That the law has now been passed is, I suppose, an advancement of the justice issues I talked about previously, but that doesn't necessarily make it good legislation - actually, I think the whole thing's been appallingly handled by the Government, and I deeply distrust the motivations of the PM & other politicians behind the legislation (in which I am not alone - as a good friend points out).  If we are genuinely seeking a true equality, then heterosexual couples should also be permitted to have civil partnerships; after all, not every atheist is going to want to mark their committment to another human being with a term which bears such obvious religious connotations & baggage as "marriage" does. Andrew Rilstone suggests (not unreasonably, in my opinion) that a simple solution would be for all legally-recognised (state-sponsored?) monogamous relationships to be termed 'civil partnerships' and accorded equal status, leaving the term 'marriage' to describe the religious ceremonies and theological status of such monogamous relationships. Each faith, and denomination or sect therein, would then be free to make their own decisions about what does, or does not, constitute "marriage", and who can or cannot "get married". Of course, if you found yourself in a denomination which came to a conclusion other than that which you personally think is 'right', you're at liberty to remove yourself to one more in keeping with your own mind (unless you live in the U.S.A., in which case you just move 500 yards down the road & start a new denomination...). Of course, it's highly unlikely to ever actually happen, as it would require politicians to relinquish some of their beloved 'cod morality' ("defenders of marriage", "family values", etc.), and clerics to give up some of their temporal powers (not that I'm convinced priests should be acting as 'Officers of the State' anyway...).

 So, leaving aside the "legal definition", what do Christians believe about marriage? And what the hell do we mean when we talk about "Biblical marriage"? As far as I can see, being in favour of "Biblical marriage" covers just about everything from polygamy to a woman having to marry a man who's raped her (not the best of starts to a life of wedded bliss...). In short, there's a lot of crap talked about "Biblical marriage" - as Thomas Merton asked in No Man Is An Island :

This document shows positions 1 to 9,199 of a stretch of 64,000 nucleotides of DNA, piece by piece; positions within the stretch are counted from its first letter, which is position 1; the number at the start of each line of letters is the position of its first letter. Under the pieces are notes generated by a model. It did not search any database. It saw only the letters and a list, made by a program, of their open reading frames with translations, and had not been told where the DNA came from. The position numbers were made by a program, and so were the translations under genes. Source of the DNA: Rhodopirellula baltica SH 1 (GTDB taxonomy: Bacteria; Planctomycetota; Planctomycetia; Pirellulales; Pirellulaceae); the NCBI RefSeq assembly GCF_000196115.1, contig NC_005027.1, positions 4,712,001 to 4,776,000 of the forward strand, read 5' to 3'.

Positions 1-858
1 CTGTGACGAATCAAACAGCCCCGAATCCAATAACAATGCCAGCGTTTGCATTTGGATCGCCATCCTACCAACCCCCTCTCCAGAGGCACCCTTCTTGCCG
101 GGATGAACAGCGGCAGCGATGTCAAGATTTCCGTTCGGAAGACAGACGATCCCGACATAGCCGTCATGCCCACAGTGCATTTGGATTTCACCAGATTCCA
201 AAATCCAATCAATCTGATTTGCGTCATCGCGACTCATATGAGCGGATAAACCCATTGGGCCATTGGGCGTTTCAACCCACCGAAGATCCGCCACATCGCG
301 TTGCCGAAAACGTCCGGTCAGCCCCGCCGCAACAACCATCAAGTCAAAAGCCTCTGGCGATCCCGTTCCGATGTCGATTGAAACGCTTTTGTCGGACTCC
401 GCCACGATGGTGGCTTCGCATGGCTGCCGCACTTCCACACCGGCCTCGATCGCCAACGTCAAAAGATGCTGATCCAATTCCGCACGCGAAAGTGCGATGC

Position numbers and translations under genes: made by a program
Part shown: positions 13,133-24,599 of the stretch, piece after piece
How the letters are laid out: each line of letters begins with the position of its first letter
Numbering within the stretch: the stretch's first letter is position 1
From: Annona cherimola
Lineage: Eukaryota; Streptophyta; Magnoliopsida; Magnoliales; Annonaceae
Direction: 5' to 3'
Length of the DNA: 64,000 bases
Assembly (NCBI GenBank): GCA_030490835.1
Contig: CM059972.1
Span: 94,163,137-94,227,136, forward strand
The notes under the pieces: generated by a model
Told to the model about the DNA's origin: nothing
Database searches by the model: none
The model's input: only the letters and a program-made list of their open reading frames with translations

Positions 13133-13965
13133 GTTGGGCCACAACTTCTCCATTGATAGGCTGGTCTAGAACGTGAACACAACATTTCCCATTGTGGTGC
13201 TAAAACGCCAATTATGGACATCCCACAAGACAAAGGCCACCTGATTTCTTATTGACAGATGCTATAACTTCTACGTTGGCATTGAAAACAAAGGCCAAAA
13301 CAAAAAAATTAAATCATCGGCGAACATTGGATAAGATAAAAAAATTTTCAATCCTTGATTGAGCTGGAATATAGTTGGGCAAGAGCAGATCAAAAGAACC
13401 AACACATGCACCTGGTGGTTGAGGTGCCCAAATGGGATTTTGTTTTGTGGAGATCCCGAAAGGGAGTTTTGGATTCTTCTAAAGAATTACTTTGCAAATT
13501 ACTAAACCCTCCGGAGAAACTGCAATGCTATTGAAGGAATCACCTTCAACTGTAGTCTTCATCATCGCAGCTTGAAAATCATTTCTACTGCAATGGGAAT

"Why do we get angry about what we believe? Because we do not really believe it. Or else what we pretend to be defending as the "truth" is really our own self-esteem." 
 In essence, how we view the 'purpose' of marriage defines what we think is and isn't an acceptable partnership to give the appellation of 'marriage' to (and if your objection to "gay marriage" is that it's somehow "disgusting" or "icky", then I'd like to point out that you really shouldn't be thinking about what anyone else gets up to in their own sex lives anyway!).

 Probably the two most common positions in the church generally are:
  1. the purpose of marriage is for procreation & the raising of the children "in the faith"; &
  2. that it is better 'to marry than burn' .
The first position leaves us with the problem of what to say and/or do about about married Christians who either cannot, or choose not to, have children. Are those who cannot conceive condemned by God for their failure to reproduce? (See my previous point about things beyond our 'active control' for my personal answer to that.) And are those who choose not to have children therefore wilfully & flagrantly disobeying the "will of God", and thereby deserving to be expelled from the fellowship of the believers? The second position leaves us with what I believe is an incredibly 'low' view of marriage, and is part of a "gospel of sin-management" (in itself a product of "worm theology") quite common to the more Evangelical end of the church spectrum. But again, if we can't talk honestly & sensibly about sexuality, then it's not entirely surprising if marriage becomes "the suitcase under the bed" into which all the embarrasing things get stuffed.

 Many of the translators of the Bible into English haven't helped, with their often downbeat interpretations of passages referring to marriage (and, whilst I don't want to go off on a discourse about 'patriarchal systems of dominance' and the like, it is worth noting that the translators have tended to be affluent middle-aged white males). I think we need to have a much 'higher' view of marriage & it's purpose; and I believe that Eugene Peterson strikes the right tone in his Message translation (remembering that all translation is a process negotiation - read Umberto Eco's Mouse or Rat? for an excellent introduction to the subtleties & problems of translation) of Jesus' words in Matthew 19:
"Not everyone is mature enough to live a married life. It requires a certain aptitude and grace.
Marriage isn't for everyone. Some, from birth seemingly, never give marriage a thought.